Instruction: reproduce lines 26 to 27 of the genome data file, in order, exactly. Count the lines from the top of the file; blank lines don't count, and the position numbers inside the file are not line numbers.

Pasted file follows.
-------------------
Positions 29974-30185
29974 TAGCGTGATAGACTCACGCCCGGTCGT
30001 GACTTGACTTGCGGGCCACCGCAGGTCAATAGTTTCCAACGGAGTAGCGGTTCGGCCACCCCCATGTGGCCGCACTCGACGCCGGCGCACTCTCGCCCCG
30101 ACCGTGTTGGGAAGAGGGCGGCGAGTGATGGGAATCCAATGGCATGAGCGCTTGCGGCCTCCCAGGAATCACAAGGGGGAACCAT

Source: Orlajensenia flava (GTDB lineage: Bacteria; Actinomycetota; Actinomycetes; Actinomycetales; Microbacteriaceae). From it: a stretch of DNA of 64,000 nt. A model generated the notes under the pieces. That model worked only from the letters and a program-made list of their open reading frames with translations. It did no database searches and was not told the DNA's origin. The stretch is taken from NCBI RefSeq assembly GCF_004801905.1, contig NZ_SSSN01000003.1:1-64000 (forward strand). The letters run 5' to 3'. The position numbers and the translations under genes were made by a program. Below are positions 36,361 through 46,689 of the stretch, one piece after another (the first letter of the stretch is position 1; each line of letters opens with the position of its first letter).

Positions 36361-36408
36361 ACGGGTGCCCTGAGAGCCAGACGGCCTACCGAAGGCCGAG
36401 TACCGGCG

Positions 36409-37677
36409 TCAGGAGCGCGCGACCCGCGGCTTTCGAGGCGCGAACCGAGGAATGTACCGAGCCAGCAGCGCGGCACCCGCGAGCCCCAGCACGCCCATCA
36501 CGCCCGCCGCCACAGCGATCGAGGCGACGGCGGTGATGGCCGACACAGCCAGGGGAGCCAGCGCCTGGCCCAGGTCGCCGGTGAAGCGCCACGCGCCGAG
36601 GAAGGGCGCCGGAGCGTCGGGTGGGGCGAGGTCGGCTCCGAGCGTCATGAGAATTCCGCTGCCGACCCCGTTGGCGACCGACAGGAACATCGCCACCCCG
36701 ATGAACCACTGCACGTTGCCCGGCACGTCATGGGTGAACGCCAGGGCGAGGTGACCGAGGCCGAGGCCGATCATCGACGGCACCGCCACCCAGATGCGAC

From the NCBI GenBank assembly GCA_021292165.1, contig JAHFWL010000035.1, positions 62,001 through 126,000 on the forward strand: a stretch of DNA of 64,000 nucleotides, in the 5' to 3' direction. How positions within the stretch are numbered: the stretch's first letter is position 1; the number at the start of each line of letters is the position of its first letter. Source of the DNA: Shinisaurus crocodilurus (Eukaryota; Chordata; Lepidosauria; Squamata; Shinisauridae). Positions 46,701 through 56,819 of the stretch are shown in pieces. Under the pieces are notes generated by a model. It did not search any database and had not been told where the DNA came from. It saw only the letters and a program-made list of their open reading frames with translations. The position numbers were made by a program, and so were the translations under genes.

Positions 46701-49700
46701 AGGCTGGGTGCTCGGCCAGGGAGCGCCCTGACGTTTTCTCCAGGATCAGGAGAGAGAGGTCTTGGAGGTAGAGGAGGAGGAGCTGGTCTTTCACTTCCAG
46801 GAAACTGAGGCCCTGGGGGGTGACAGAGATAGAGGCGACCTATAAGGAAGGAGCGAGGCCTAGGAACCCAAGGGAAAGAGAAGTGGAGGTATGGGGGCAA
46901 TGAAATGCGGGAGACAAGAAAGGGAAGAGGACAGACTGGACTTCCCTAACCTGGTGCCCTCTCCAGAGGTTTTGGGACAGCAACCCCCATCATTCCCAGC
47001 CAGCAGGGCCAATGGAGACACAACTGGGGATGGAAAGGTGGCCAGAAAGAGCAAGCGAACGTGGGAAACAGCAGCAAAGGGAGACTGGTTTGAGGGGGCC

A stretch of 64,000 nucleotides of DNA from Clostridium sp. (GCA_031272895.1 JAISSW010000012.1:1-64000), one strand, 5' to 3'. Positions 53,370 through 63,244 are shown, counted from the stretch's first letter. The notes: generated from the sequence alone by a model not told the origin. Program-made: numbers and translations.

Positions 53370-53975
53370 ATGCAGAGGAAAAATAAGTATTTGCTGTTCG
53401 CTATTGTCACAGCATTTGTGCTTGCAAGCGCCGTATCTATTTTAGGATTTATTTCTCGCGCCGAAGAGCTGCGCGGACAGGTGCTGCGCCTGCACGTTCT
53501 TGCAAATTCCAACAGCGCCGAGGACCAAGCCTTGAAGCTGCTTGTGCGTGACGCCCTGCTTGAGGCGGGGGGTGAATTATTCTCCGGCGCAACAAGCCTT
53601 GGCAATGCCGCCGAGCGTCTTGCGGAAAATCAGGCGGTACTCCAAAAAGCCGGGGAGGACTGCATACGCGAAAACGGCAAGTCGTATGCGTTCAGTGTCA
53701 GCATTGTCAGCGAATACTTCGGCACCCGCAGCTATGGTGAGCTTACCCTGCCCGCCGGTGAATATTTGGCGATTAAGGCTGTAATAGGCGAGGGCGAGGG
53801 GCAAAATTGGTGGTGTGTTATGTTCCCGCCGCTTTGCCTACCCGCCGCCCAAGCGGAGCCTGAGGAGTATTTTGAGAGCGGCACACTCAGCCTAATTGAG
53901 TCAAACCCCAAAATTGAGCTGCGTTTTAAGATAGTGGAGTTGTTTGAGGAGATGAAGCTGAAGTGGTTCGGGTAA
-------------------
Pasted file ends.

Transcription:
53701 GCATTGTCAGCGAATACTTCGGCACCCGCAGCTATGGTGAGCTTACCCTGCCCGCCGGTGAATATTTGGCGATTAAGGCTGTAATAGGCGAGGGCGAGGG
53801 GCAAAATTGGTGGTGTGTTATGTTCCCGCCGCTTTGCCTACCCGCCGCCCAAGCGGAGCCTGAGGAGTATTTTGAGAGCGGCACACTCAGCCTAATTGAG